Tuesday, 12 July 2011

Neoconservatives vs. Conservatives: Who Are the Real "Extremists"?

Written by  Jack Kerwick, Ph.D.

Contrary to the conventional wisdom, the Republican Party establishment — I refer to both politicians as well as the punditry class constituting the so-called “new” or “alternative media” — is not conservative.  It is neoconservative.

Although this is not something of which readers of this site need to be informed, it is a point worth repeating nonetheless.   

Few and far between are those neoconservatives who refer to themselves as such.  Usually, neoconservatives identify themselves as “conservative.”  But because the neoconservative’s is the face and voice of one of our two national political parties, his refusal to come to terms with his true identity means that in the popular American consciousness, the neoconservative ideology is confused with conservatism proper.  However, traditional or classical conservatism, the conservatism of which Edmund Burke is among the most notable and impassioned representatives, is not only distinct from neoconservatism; it is diametrically opposed to it.

Neoconservatism is but the most recent species of what most students of political philosophy now call “Enlightenment liberal rationalism.”  That this is so is easily gotten from the causes that the neoconservative is disposed to support, especially the cause of “Global Democracy” — the enterprise of toppling regimes throughout the Middle East and beyond for the sake of establishing “democratic” governments in their wake. 

This project, it is crucial to recognize, presupposes faith in a considerably robust metaphysical scheme, a philosophical vision laden with assumptions regarding reason and morality that are even more controversial today than they were during the Enlightenment when they initially took wing. 

On this account, reason is a unitary phenomenon whose capacity to supply “solutions” to the world’s problems is potentially unlimited.  To realize this potential, to achieve infallibility, rational agents only have to strictly observe those relatively few fundamental principles of which reason consists.  As for what these principles are, rationalists have differed among themselves. Descartes, for example, thought that as long as we didn’t grasp for that which we didn’t conceive “clearly and distinctly” — as long as the will didn’t attempt to trespass the limits that reason imposed upon it — we could never go wrong.  Others, like William Godwin, held that beliefs that were the fruits of prejudice, prescription, desire, custom, tradition, and, in short, any and every source that managed to escape the tribunal of the unencumbered Intellect, were species of irrationality to be stamped out.  But what all rationalists seemed to share in common is the conviction that there existed one and the same rational power for all, a single standard by which all peoples in all places and at all times could be judged.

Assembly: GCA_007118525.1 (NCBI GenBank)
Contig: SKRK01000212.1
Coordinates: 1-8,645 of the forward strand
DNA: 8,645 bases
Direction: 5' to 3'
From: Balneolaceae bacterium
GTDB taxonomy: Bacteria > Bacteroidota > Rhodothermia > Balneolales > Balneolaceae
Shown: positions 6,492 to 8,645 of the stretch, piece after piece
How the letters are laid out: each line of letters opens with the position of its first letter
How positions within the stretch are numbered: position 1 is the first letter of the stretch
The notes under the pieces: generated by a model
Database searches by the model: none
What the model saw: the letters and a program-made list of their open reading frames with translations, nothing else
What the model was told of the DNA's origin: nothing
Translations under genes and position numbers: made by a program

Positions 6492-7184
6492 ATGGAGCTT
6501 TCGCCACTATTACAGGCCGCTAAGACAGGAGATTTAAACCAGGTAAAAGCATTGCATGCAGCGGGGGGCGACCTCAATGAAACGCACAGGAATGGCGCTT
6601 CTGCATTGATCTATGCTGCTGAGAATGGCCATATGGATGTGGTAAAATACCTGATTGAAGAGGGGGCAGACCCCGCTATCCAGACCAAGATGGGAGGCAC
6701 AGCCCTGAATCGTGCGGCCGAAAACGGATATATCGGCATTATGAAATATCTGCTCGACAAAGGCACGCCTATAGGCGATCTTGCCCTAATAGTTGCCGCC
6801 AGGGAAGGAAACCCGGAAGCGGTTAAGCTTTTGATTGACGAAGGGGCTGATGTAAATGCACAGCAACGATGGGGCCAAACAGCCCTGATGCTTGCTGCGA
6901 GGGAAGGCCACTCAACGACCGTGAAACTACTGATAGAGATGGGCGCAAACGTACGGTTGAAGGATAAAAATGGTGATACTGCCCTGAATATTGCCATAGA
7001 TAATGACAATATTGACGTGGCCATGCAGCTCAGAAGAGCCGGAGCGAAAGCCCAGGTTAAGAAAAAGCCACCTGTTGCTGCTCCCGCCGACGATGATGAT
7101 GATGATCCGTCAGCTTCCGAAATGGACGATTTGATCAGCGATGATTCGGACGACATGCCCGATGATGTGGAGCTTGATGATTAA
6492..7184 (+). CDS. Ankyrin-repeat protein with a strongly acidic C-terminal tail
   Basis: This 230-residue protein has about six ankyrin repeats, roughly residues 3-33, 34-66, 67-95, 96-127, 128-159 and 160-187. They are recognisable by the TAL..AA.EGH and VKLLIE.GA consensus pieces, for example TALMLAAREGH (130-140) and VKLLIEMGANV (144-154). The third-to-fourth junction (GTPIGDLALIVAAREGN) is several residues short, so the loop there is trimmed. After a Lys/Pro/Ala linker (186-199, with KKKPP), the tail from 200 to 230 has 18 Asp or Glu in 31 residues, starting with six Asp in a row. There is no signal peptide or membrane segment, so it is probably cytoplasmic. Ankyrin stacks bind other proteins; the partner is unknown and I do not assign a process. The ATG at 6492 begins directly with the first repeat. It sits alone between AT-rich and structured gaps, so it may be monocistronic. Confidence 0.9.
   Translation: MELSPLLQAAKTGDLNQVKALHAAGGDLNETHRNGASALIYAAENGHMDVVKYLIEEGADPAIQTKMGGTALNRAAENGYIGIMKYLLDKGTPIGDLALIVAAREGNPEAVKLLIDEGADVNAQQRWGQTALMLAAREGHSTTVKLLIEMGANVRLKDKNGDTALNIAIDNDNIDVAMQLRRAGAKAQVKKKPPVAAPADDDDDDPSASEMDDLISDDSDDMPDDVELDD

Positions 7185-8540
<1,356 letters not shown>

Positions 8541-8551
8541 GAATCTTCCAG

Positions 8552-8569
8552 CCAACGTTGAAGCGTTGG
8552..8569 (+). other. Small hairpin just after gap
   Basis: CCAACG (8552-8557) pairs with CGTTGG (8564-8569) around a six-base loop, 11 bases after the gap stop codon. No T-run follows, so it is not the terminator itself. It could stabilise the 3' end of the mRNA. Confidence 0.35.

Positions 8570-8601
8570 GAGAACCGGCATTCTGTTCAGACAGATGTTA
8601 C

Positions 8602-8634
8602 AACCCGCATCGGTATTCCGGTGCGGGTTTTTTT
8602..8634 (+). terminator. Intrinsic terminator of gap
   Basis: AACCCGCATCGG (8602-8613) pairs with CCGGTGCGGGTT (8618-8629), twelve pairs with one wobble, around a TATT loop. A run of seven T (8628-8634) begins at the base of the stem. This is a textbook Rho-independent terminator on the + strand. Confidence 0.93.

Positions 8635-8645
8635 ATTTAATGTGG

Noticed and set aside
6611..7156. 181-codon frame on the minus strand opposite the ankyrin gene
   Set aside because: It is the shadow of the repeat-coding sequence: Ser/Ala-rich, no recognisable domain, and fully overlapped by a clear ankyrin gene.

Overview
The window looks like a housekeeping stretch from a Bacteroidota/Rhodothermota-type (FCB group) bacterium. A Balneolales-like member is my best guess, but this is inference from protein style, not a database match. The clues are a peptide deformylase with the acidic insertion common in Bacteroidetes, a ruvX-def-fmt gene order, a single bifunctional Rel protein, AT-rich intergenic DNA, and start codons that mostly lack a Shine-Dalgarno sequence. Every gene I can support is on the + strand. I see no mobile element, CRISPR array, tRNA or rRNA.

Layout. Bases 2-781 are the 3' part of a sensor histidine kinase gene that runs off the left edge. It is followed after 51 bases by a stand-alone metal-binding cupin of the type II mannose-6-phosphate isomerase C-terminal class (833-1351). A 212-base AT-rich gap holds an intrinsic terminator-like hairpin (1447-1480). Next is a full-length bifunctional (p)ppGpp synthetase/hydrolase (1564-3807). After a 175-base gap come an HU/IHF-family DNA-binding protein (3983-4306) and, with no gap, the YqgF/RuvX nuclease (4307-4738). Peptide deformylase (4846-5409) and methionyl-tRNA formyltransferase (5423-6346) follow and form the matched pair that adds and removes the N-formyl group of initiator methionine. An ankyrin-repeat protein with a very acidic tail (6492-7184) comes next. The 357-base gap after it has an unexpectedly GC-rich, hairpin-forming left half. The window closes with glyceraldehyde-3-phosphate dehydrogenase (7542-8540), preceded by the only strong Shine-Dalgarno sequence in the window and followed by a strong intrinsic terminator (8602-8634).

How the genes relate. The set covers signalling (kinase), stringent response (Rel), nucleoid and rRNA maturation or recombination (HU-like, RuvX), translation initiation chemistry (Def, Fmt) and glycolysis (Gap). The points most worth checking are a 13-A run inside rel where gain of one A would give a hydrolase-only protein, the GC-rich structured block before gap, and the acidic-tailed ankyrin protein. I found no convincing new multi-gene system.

It is this belief, many now recognize, that was enlisted in the service of the colonial and imperial enterprises upon which European peoples embarked during just that period when the conception of omnipotent Reason was at its zenith.  Blind to the culturally-specific character of what he took to be a universal understanding of Reason, European Man assumed that because most of the world’s inhabitants in places such as Africa, Asia, the Middle East, and the Americas failed to satisfy his canons of rationality, they weren’t rational as such.  In spite of the frequency with which it is repeated, the notion that whites at this time viewed non-whites as non-persons is incorrect.  Rather, failing to see his own image in this socially and historically particular conception of reason that he identified with Reason itself, European or Western man regarded the non-white peoples of the world, not literally as non-persons, but as potential persons who could actualize all of the potentialities of which their circumstances permitted only if their wills were made subservient to his.